To have effective benchmarking that allows you to make informed decisions about major projects in accounts receivable (AR) or Order-to-Cash (O2C) t’s important to understand how you benchmark as an organization.
There are two areas to focus on when assessing your benchmark – your processes and your people.
To benchmark your processes, you should perform a detailed assessment of your current processes to identify maturity gaps and track key metrics that include
- Hit rates
- Unapplied cash amounts
- Days sales outstanding
- Volume and dollar of past-due invoices.
To benchmark your people, you should assess the skillsets of your team while also critically evaluating yourself as an employer. Look at metrics such as
- The average salary costs for each of the roles within your department
- The number of accounts assigned to each analyst
- What kind of communication skills you and your team possess?
- What are the problem-solving skills you employ and use to train your team members?
The overall end-to-end order-to-cash process starts at managing sales orders, through to warehousing, outbound transportation, processing customer credit, invoicing customers, Processing AR, Managing and processing collections and managing process adjustments / deductions.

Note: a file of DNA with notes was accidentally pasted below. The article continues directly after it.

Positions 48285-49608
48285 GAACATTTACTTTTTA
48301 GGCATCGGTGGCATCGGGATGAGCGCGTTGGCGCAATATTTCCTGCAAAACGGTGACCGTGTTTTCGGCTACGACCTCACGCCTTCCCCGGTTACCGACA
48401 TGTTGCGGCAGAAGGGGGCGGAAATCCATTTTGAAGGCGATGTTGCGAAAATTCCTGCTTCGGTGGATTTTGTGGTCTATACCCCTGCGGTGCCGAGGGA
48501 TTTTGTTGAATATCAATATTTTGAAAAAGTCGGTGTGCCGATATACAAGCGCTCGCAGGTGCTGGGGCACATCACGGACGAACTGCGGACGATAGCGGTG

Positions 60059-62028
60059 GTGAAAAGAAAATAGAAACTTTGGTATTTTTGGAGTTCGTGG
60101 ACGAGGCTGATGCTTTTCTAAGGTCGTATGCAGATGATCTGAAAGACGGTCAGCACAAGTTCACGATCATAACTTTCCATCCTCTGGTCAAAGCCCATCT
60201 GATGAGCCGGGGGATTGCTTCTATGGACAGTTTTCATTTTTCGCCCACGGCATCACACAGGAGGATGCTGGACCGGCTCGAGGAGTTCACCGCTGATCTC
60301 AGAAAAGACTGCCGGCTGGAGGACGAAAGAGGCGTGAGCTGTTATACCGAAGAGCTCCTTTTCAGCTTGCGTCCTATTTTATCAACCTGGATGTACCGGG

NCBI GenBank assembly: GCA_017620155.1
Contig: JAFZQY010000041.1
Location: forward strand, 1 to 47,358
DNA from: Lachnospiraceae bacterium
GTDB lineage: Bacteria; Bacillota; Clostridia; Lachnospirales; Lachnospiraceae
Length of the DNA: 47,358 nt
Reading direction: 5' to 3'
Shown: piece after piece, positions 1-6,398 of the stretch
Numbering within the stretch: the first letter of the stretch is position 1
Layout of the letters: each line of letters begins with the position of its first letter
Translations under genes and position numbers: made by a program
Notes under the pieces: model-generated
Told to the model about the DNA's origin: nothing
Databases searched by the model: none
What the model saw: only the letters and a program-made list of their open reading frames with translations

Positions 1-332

In a recent webinar, Elaine Nowak of HighRadius shared her insight and experience from benchmarking Accounts Receivable departments as well as APQC’s recent data and KPIs for the Order-to-Cash process.
Nowak explained that it’s important to have a balanced set of KPIs for process benchmarking KPIs for your order to cash process. “When you capture cost data and FTE data and want to get a true picture so you need to account for pieces of that work that is happening in the field and out in the business. The work your sales people and other managers do need to be included in the numbers to get an accurate picture. Benchmarking should be done with a normalizer as it is difficult to your compare yourself to the industry in terms of absolutes, so you need a denominator.”
Taking a closer look at each one of these measurement categories for a moment:
Cost KPIs in Accounts Receivable